I did some fantastic diving in the China Sea while I was there. Water temperatures were at 80° and we had 40-foot visibility. I saw an amazing abundance and variety of coral and anemones, as well as whiptail rays, a giant moray eel, a white-eye moray, pumphead parrotfish, a hawksbill turtle, bamboo sharks, lionfish, sweetlips, scorpionfish, kingfish, tiara batfish, great barracuda, hingebeak shrimp, talang queenfish, yellow boxfish, panda clownfish, yellow-spotted trophy, rhino boxfish, longfin bannerfish, puffers, triggerfish, trevallys, clownfish, schools of herring and more!
There are four diveshops on the islands, small bungalow affairs and all PADI certified with good Divemasters. I have to rate the dives even better than the Cayman Islands. Although people come from all over the world to dive here, the islands are so remote that it was totally uncrowded. We tended to be the only divers in sight.
The Perhentian Islands are truly laid-back in atmosphere and lifestyle. There are only four or five groups of bungalows, most have their own kitchen/restaurant with plastic tables and chairs set right out on the sand. As dusk approaches, tablecloths are put on the tables and candles are lighted. There are no cars, because there are no roads.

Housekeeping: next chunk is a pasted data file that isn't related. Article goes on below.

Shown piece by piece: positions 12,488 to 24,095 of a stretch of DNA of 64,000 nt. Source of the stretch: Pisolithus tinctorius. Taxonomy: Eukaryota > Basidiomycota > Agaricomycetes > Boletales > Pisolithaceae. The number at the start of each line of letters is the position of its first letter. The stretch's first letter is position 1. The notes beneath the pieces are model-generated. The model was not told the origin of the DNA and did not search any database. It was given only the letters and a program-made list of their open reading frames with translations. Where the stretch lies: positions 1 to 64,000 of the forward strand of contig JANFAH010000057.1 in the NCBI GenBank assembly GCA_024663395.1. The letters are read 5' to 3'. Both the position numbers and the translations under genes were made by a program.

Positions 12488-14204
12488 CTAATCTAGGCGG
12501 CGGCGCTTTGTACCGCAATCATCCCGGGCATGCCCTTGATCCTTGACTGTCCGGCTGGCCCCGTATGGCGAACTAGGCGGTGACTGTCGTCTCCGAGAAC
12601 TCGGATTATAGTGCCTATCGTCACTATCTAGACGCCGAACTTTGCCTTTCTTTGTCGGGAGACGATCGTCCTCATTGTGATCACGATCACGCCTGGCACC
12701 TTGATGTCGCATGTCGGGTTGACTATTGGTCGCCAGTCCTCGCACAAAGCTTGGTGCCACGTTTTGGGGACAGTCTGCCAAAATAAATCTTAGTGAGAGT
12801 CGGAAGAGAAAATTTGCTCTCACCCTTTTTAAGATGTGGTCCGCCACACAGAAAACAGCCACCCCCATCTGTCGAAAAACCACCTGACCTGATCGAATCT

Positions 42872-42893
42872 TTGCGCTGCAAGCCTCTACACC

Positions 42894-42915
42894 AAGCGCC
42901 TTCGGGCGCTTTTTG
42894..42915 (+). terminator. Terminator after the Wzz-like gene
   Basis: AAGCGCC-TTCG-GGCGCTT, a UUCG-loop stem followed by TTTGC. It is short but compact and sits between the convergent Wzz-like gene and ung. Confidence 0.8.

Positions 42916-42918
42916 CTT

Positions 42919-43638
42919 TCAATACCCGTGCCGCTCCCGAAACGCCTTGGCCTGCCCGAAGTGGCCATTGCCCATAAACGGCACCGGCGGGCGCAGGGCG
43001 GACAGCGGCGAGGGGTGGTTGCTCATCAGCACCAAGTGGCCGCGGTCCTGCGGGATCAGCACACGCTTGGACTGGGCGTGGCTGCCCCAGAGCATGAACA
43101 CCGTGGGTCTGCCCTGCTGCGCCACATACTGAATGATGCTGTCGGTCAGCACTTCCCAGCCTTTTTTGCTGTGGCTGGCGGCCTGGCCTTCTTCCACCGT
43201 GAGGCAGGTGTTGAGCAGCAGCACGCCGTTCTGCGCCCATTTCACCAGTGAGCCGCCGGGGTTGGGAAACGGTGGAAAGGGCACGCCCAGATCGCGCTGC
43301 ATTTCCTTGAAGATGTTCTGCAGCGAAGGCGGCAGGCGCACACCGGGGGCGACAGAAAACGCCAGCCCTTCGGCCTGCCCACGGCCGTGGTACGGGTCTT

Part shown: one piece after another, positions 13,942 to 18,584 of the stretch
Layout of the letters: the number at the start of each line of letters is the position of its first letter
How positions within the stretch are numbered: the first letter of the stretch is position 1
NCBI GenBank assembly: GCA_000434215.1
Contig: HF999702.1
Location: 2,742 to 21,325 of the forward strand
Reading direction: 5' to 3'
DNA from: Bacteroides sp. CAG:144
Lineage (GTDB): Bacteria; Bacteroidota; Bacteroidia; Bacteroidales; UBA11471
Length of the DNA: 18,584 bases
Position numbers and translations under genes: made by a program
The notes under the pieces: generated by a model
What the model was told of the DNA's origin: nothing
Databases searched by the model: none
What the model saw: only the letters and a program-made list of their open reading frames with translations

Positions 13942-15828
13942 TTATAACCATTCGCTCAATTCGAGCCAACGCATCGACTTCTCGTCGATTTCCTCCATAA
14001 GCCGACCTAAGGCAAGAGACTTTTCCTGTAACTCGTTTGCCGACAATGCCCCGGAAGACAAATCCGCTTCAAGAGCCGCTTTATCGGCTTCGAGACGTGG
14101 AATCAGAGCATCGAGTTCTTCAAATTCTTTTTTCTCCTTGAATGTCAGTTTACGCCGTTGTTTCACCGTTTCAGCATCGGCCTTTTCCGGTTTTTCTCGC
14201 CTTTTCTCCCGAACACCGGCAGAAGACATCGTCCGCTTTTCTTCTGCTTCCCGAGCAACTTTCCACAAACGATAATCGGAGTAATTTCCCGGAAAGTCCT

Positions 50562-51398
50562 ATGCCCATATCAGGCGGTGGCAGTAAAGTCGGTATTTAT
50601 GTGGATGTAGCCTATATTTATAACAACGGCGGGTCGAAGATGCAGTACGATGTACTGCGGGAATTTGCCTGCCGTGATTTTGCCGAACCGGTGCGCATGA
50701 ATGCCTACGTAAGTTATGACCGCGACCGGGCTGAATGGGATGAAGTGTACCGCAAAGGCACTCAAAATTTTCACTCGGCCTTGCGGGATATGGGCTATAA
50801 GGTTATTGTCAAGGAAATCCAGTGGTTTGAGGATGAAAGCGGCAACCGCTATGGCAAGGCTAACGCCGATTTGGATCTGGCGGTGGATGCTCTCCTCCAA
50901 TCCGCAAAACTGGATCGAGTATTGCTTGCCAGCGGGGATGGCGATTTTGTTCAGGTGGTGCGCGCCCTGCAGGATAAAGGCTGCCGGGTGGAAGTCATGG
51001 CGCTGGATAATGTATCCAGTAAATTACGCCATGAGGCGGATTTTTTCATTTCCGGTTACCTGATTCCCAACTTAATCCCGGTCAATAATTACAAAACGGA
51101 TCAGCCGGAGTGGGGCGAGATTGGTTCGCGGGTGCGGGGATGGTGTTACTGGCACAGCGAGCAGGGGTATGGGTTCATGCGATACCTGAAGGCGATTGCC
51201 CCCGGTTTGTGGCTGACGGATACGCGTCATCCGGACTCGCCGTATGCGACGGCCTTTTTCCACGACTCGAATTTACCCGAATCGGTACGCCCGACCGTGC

It tends to be very quiet at night, with welcome breezes and lightening flashes far off in the distance. The bats come out, which may account for the fact that there’s very little problem with mosquitoes, and the geckos come out to sing their little songs. One guy said he saw an ape I don’t know about that, but I know there are monkeys.
While the islands are relatively inexpensive for most foreign visitors, they are expensive by Malaysian standards. You will eat well at the restaurants for about $2. Rooms and bungalows range from $10-$25.